She did it anyway. “We are emissaries from the hoard lords of the south. I am Esen, First Priestess of the Desert God, of the hoard of Dragon King Tarnamell, and this is Raif, who sat at the Dual God’s right hand and is the envoy of the dragon Halsarr.” She grinned. “Oh, that’s fun. I feel like I’m in a story.”
Raif snapped, “One where you get kidnapped for ransom, perhaps? I’m not paying it. I just spent all my cash on quarantine fees.”
“There’s no such thing as quarantine fees,” Pol said, patting his arm. “You got cheated, righteous man. These dragons—they are here, so far south of the mountains?”
“Yes,” Raif said. “They have found new hoards, in the desert and in God’s own country.”
There was a sudden outburst of noise farther down the dock, shouting and a crash of crates. As the crowd stilled, Raif saw the flash of sunlight off a blade and caught a glimpse of three men in what looked like uniforms, black with scarlet sashes.
“Duke’s guard,” Pol said. “Folks, it’s been a delight, and I’d love to talk longer, but sadly, I must be off. I am sorry, and please remember that I did try to find somebody genuinely despicable to do this to.”
“Do what?” Raif asked.
“This,” Pol said and pushed him into the canal.
Raif shouted in surprise, throwing his arms out, but Pol had pushed him hard enough that he couldn’t reach anything on firm ground. His fingertips brushed the slimy wood of a mooring post, and then he hit the water hard enough to knock the breath out of him. He just had time to see Esen rise to her feet, her hands flying up to cover her mouth, before the water closed over him.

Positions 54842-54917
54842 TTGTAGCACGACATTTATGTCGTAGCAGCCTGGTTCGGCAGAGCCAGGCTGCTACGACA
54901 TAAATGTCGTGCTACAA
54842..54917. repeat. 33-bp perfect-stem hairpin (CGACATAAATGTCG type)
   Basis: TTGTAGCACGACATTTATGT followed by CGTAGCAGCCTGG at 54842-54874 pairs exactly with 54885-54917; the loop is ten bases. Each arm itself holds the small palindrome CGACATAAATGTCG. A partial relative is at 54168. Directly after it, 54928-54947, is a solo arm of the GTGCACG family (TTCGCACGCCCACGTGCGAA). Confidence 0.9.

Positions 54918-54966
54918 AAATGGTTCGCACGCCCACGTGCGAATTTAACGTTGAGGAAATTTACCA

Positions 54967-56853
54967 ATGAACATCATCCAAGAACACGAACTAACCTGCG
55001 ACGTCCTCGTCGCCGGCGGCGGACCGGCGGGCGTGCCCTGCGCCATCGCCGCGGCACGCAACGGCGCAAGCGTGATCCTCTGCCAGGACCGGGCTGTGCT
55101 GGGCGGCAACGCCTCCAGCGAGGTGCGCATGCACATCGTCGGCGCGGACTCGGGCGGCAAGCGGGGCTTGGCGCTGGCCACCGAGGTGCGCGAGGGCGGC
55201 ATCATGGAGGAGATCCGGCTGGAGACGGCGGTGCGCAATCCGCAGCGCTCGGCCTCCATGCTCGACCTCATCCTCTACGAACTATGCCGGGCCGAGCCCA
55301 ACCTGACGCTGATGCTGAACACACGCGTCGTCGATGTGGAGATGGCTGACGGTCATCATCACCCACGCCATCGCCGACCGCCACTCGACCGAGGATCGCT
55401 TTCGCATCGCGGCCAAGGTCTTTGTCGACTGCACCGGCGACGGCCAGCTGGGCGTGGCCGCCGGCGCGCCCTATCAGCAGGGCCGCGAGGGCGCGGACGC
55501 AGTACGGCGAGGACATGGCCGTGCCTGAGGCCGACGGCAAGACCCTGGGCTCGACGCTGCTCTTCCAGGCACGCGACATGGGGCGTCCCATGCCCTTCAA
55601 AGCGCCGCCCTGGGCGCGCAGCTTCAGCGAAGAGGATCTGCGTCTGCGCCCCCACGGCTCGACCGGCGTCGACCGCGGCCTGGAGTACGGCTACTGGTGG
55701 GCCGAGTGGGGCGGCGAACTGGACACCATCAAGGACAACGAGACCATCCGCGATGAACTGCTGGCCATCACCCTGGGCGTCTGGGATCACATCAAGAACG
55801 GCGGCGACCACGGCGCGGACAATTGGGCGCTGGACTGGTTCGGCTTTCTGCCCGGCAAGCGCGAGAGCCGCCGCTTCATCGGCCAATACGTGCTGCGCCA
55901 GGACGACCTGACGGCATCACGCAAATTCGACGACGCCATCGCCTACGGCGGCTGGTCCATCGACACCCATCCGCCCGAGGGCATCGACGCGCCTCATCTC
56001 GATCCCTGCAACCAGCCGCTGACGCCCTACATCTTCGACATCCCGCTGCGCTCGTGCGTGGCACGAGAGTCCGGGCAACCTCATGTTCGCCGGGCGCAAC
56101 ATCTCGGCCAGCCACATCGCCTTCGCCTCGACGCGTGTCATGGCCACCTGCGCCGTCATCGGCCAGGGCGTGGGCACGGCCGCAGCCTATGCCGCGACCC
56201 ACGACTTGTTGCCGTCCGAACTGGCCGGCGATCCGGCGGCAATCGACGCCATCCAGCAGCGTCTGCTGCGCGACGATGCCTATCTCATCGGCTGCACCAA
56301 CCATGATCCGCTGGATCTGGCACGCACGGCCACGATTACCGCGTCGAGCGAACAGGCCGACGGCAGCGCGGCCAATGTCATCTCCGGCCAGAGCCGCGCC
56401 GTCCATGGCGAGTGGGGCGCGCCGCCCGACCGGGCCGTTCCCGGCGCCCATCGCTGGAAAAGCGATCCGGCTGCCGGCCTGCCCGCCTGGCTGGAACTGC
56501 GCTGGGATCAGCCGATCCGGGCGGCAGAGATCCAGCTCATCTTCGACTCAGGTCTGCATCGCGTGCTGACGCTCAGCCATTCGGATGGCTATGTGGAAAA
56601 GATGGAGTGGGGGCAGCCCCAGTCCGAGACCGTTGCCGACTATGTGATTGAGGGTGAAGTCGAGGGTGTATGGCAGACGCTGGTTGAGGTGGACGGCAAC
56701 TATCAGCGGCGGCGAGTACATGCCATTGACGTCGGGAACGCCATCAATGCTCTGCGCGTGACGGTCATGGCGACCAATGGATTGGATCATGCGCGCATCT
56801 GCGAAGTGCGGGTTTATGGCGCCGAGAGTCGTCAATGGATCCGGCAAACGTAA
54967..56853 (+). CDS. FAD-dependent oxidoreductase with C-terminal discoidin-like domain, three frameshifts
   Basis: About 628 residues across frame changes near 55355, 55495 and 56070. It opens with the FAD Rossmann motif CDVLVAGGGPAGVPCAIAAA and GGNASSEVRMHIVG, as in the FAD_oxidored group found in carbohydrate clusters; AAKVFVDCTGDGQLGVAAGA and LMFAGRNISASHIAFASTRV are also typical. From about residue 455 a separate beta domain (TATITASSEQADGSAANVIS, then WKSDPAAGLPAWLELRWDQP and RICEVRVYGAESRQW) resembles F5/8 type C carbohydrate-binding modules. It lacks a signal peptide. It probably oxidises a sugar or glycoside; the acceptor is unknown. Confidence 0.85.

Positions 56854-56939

It was dark water, thick with mud. He tried to push up, reaching for air, but unseen things, thick and slimy, tangled around his hands. The water stung his eyes and, as he turned and struggled against the tug of the tide, he lost any awareness of where the surface was. When his flailing hands touched silt, it was almost a relief, until he tried to tug them free and realized the mud was full of debris—nets, rags, wire.
His lungs were burning, his hands were trapped, and he could not see.
And there in the liquid darkness, he relaxed. Here it was, then. Death had been chasing him for so long. Now, at last, he was caught. Why fight any longer?
Then, very clearly, an irritated female voice said, “Not in my waters, boy.”